In a Number One contender’s match for the NXT women’s title, it wasn’t the former champion Charlotte that won. It wasn’t the beloved Bayley either. Instead, it was Becky Lynch who earned the win – and took the next step in one of the most fascinating careers in wrestling.
Before we look further at Lynch, it’s worth pointing out that the NXT Divas once again put on a great show. It’s often said that a triple-threat match can be one the toughest to execute in wrestling. Often, it just slides into a series of singles matches, with the wrestlers taking turns resting on the outside. However, like the four-way match at TakeOver: Rival that included Sasha Banks, these three women were able to work together to keep the match constantly flowing.
While there was a bit of the disappearing early on, that quickly shifted into a stretch where all three were in the ring simultaneously, and they built on that. Each woman was able to look strong throughout the match: Charlotte dominated physically, Bayley showed off her best Taz impression with the suplexes she threw towards the end and then Becky Lynch pulled off a sneaky win, pinning Bayley while Charlotte had her locked in the bridged Figure-Four (which they called the Figure-Eight). This continued a strong couple months for Lynch, a run that, just a few years ago, wouldn’t have seemed possible.
Becky Lynch defies many of the common characteristics of the WWE Diva. She was 26 when she signed with the company, which is older than most when they sign their first WWE contract (Charlotte is another notable exception to this). She’s 28 now, the same age as AJ Lee – who just retired. Unlike many of the Divas, she had a wealth of experience on the independent scene. But even those with outside experience usually only have a few years before coming to WWE. She started her training in 2002, working with fellow NXT standout Finn Bálor. With all of this though, it’s what happened in 2006 that makes her journey so fascinating.
That year, Lynch – then known as Rebecca Knox – was wrestling in several organizations throughout North America, Europe and Japan. In a match in Germany, she suffered a head injury, which caused damage to a cranial nerve. She attempted to return to the ring in 2008, but decided that it wasn’t the right time, and even declared herself retired from wrestling. Many thought she would never wrestle again. In 2011, she returned to wrestling as a manager (and even managed Paige at one point before she signed with WWE) and then finally did return to competition in 2012. It was only a few months later that the WWE signed her to a developmental deal.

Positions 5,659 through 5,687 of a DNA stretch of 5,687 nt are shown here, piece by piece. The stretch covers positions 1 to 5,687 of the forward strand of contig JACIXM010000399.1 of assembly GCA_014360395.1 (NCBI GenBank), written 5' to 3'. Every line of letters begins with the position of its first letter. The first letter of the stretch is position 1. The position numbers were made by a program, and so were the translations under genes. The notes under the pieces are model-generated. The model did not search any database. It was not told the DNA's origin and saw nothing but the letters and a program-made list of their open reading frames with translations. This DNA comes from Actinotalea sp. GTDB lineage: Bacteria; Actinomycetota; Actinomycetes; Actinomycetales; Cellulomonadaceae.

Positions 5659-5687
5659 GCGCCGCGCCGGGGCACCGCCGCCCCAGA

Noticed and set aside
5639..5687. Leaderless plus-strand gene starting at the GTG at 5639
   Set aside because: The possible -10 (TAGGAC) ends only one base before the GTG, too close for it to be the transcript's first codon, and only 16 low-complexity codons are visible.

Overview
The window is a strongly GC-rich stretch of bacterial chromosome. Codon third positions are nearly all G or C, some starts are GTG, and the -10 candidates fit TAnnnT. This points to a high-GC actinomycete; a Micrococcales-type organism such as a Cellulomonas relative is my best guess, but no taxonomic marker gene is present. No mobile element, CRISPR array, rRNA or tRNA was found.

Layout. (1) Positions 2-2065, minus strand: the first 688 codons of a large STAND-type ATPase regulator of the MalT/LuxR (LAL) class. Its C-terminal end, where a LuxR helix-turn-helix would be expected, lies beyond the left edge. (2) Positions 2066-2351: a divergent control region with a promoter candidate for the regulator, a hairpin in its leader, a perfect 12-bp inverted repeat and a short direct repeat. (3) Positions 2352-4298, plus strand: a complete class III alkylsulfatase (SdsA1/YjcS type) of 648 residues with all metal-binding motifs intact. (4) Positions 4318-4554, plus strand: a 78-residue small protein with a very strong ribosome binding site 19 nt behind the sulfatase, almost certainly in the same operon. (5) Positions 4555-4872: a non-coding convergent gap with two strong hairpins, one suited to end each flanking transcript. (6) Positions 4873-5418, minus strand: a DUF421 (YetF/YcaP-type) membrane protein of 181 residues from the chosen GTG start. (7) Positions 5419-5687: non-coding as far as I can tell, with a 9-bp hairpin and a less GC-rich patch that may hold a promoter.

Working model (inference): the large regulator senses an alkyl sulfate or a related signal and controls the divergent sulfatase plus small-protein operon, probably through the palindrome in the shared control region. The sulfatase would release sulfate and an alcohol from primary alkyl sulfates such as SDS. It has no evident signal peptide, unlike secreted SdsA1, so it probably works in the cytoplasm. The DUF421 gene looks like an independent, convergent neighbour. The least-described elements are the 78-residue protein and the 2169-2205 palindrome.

Now, after all that, she’s the Number One contender for the NXT Women’s Championship, interestingly enough in a heel vs. heel match against Sasha Banks. Considering her story, it’s somewhat a wonder that she’s not a face. I suppose we’ll just have to wait for that inevitable turn; after all, the best part of Lynch’s story is surely yet to come.
- One interesting element of the women’s match is Charlotte’s current role in NXT. She’s basically done everything that she can at this point. She won the women’s title, held it for nine months and has lost every match since dropping the belt. It sure seems like they’re getting her ready to move on to the main roster. I think the question with Charlotte is simply when to bring her up, as they won’t want to elevate her without a storyline to go straight into. However, her days in NXT are certainly numbered.
- Kevin Owens once again destroyed Alex Riley. While I approved of bringing Riley back to the ring, it’s hard to say that the beginning of his renewed run has been a big success. It’s one thing to lose to Kevin Owens, but he’s looked completely inept for the most part in their matches. The question now is what’s next for Riley, as they need to do something pretty quick to erase the stench of these beatdowns.
- But I will say, the brawl between Sami Zayn and Kevin Owens at the end of the night was great. We’ve seen a more intense Zayn over the past six months, but we haven’t seen the savage Sami before. Unlike his feud with Neville, where he was just desperate to get the title, Zayn doesn’t just want the title – he wants to hurt Owens. It was a nice touch to have all the security, instead of just a couple referees, come out to try to break up the brawl.
- Finn Bálor beat Tye Dillinger fairly easily, which has to be disappointing for anyone who thought Dillinger would be pushed to something more after his breakup with Jason Jordan. While the match was a fairly standard squash (which seemed to be a theme of the show this week), what happened after certainly was interesting: Tyler Breeze showed up on screen, and called Bálor just another flavor of the month. While his feud with Hideo Itami was good, Bálor should make a great foil for “Prince Pretty”. I can only imagine the look on Breeze’s face if the Demon ever comes out.
- Two squashes didn’t do much for me, and I can only imagine they were on the show because the Arnold Classic addition forced the tapings to be showed somewhat out of order. Hideo Itami beat CJ Parker, and Rhyno squashed a random jobber. Having Rhyno win in a squash the week after losing to Zayn was odd, and can only be a result of the out of order tapings. With NXT officially going out on the road for five dates in May and June (with shows in New York, Pennsylvania and Ohio), hopefully they’ve learned that they need to plan the tapings in advance if they are going to insert other footage into the schedule.
- Blake and Murphy are actually getting to show some personality in their courting of Carmella. While their segment wasn’t the best, giving them some sort of character is a must, and they’re doing a fine job at it. The simple question at this point is will Carmella end up with them, which seems to be the likely choice.